Can You Use Any Charger With Any Mobile Phone, Laptop, Camera, or Tablet?
Every mobile phone, laptop, and tablet appear to come with their own charger. If you’re like me, you have probably compiled quite a few chargers over the years. So the question becomes: is it safe to use a charger with your phone, notebook, camera, or tablet computer that is not the original manufacturer’s charger that came with the device?
Kinds of Chargers
In this article, we will concentrate on three types of chargers: notebook chargers, micro USB chargers (these are used with phones, tablet computers, and cameras), and Apple Lightning Connectors. While some devices have chargers with a slightly different head or charging cable, these are the most frequent.
Laptop chargers are fairly specific to the device they come with. However, there can be some generic chargers which boast the ability to be interchanged between notebooks. This always requires changing of this charger”head” and might not be the optimal charging amperage or voltage for your device.
Micro USBs are designed to be interchangeable, and are standard in many smartphones, Android apparatus, and tablets. Micro USB chargers typically have the same voltage, but may draw various amps. I’ll explain this further later and how to know whether the charger is safe to use (based on its recorded amps and voltage).
Apple Lightning Connectors are standard on all new Apple devices, including iPads and iPods. For older devices using a 30-pin charge interface, a connector can be used to control the Lightning Connector.
The Plugs Must Be The Same
In order for a charger for use on a different device, it’s important that the plug of the charger (the”head”) fit snugly to the charging port of the device. Micro USBs are the same across the board so far as charging heads, whilst notebook chargers are often specific to both make and model. However, the plug fitting securely is only one part of the equation.
Somewhere on the power brick of the charger you will get a label with the charger’s voltage (V) and amperage (A). For laptop chargers, this charging brick is often halfway down the charger and appears exactly like it sounds — a brick. For other types of chargers, like a smartphone charger, this information is usually found at the bottom of the charger, where it would meet up with the wall. For the device you are attempting to charge, the voltage and amperage required will be seen on the battery that came with the device or on the manufacturer’s website.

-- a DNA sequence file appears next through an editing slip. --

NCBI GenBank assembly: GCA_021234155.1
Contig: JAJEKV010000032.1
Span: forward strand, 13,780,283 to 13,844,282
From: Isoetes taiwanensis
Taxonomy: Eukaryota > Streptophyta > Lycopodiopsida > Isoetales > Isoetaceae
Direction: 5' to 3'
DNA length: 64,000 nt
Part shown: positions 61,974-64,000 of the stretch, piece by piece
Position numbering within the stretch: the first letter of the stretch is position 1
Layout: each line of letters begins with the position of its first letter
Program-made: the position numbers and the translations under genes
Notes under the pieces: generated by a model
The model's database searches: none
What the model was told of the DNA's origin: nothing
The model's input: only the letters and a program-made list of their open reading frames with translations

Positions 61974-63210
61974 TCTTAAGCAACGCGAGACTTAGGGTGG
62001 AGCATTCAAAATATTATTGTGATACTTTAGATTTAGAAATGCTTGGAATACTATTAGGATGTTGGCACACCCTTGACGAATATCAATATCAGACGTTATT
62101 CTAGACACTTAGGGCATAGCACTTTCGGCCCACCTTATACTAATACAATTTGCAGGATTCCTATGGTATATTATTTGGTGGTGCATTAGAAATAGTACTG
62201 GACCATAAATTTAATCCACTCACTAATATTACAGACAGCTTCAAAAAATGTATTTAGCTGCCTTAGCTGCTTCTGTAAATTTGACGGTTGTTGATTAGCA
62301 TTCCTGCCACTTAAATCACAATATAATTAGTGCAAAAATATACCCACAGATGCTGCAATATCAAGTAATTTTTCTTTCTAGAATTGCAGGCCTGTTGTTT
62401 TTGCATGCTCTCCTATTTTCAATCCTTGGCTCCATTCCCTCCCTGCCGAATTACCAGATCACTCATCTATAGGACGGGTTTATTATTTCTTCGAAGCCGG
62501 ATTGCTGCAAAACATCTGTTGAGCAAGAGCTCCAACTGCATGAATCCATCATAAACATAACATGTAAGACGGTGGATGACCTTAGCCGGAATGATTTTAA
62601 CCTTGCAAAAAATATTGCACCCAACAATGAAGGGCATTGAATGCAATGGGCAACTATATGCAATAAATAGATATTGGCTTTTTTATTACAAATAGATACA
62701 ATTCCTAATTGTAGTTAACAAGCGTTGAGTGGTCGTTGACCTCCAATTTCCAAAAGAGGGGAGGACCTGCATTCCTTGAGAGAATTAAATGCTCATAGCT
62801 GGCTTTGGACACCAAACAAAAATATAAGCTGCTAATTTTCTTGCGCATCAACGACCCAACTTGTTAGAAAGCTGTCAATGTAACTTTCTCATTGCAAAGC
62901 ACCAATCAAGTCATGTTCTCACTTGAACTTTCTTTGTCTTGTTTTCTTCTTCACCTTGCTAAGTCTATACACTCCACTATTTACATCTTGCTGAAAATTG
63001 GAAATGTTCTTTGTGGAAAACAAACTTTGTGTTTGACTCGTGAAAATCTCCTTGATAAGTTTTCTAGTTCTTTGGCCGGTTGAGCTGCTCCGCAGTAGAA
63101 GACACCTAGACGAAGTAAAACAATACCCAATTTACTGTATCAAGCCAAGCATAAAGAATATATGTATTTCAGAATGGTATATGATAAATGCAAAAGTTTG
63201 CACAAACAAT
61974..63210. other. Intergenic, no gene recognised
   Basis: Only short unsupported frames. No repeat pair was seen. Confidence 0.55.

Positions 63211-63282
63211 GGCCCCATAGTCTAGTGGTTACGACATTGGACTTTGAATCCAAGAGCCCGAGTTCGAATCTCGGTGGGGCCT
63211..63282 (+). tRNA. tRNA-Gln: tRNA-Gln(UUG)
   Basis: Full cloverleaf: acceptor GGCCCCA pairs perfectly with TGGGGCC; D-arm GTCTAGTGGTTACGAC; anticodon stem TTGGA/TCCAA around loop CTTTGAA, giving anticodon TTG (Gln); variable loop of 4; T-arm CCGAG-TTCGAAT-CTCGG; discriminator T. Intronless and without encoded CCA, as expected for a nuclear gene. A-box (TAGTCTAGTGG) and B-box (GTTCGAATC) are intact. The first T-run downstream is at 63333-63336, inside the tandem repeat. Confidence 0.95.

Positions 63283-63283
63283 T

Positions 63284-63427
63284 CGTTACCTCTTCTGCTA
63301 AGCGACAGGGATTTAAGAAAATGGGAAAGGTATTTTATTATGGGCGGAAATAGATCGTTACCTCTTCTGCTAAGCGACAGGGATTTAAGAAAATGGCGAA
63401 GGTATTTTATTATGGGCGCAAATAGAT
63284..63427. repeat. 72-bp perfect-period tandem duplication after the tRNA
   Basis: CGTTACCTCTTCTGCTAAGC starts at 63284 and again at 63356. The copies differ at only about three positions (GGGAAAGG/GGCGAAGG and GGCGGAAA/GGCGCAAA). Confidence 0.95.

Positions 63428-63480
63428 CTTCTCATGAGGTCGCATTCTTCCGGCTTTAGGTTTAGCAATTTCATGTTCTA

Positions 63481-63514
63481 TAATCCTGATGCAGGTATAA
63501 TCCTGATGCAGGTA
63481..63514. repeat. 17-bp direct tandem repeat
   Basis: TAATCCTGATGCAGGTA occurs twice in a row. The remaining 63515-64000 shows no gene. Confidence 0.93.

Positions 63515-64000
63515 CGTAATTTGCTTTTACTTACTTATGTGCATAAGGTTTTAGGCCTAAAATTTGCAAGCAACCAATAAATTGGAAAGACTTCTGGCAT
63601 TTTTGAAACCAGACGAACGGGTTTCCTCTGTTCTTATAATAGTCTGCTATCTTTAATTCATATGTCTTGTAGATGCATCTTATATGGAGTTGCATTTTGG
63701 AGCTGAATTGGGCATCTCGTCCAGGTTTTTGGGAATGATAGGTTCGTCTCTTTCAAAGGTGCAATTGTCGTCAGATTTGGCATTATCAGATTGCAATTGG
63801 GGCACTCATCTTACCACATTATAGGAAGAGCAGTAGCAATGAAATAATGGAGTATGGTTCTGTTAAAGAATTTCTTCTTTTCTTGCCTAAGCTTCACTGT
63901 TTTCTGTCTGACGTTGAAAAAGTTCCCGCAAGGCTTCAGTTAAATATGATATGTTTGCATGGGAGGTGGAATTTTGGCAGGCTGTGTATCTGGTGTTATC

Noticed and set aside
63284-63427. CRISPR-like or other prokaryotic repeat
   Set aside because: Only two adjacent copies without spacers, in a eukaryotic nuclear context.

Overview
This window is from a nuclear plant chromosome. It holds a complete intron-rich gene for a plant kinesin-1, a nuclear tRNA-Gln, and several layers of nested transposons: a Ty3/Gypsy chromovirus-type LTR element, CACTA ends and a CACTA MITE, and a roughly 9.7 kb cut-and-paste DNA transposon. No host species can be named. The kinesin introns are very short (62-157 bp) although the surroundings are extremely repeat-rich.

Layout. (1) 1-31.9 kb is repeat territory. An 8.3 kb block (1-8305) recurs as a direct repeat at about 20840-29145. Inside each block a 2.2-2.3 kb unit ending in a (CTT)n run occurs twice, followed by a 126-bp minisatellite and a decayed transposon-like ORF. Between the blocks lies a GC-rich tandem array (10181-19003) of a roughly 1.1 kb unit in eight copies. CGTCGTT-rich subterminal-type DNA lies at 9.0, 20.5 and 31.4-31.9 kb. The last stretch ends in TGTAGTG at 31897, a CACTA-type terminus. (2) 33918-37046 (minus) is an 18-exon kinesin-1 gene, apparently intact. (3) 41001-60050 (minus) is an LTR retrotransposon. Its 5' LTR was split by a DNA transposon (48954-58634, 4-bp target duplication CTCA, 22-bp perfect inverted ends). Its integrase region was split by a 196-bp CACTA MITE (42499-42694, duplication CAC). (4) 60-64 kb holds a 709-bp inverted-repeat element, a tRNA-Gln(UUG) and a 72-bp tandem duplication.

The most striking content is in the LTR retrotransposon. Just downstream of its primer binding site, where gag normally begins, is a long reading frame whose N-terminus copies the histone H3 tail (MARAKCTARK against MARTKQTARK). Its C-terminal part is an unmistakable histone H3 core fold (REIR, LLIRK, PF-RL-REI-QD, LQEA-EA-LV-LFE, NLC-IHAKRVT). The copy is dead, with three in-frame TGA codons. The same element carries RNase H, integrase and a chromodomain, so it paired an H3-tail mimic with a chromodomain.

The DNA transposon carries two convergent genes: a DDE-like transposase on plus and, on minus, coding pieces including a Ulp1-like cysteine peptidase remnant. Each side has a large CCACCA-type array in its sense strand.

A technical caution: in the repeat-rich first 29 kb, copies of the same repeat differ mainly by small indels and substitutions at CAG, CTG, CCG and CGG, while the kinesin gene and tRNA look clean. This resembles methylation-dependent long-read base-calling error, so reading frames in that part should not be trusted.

Voltage is how much power the charger will draw into the apparatus, or how much is being”pushed” into the apparatus by the charger. A phone will usually pull up to approximately 5V, though a laptop can pull up to 25V. A charger must equal the voltage required by the device.
Amperage is how fast power is”pulled” into the apparatus, or how much electricity is used by the device. The amount of volts won’t ever change, but the quantity of amps that the device pulls may change based on how hard the unit is working. The number that you find on the battery that came with your device are the maximum amount of amps that may be pulled from the device. The number found on the charger is how many amps can be pulled simultaneously. To be able to swap chargers, the amp number on the charger must equal or exceed the amp number recorded on the device’s battery. If a unit is paired with a charger that cannot support the amp requirement, it may burn out the power source and kill the apparatus.
So for those who have a modern USB device (smart phone, tablet, or camera) you can plug into a high-amperage USB port and enjoy quicker charging (so long as the voltage is equivalent ). *Site Note: if you have an older device, it might not work with USB ports that use the new Battery Charging Specification.
If The Micro USB Charger’s Voltage Isn’t 5v…
Some devices may have their voltage listed with a plus/minus on it like this: 5v +- 5%. If this is true, you may use a charger rated at 4.75 to 5.25v because that rating is telling you is that the apparatus can take 5v minus 5% of 5v = 4.75 volts OR 5v plus 5 percent of 5v = 5.25 volts.
An interesting thing to note is chargers provide a higher voltage than the batteries that they charge. That is pretty much how they operate. There needs to be a voltage differential to produce the necessary current flow in the proper direction to charge the battery. When you look at your car, it has a 12V battery, but average alternators provide 13.8 to 14.4V charging voltage to the battery.
Stay Away From Cheap Knockoff Chargers
The issue with knockoffs, particularly cheap knockoffs, is that they often don’t support the energy requirements of the apparatus, or aren’t built to keep a steady flow safely. This can result in damage to the device but can also pose a safety/fire hazard. Overall, it’s best to stick with the charger designed for the device you are using.
Now You Understand How to Safely & Effectively Swap Chargers
I hope this article was able to help you. Now you know how to safely and efficiently use a charger that did not include your smart phone, laptop, camera, tabletcomputer, or other apparatus. Be sure to follow what we said and you should be good to go!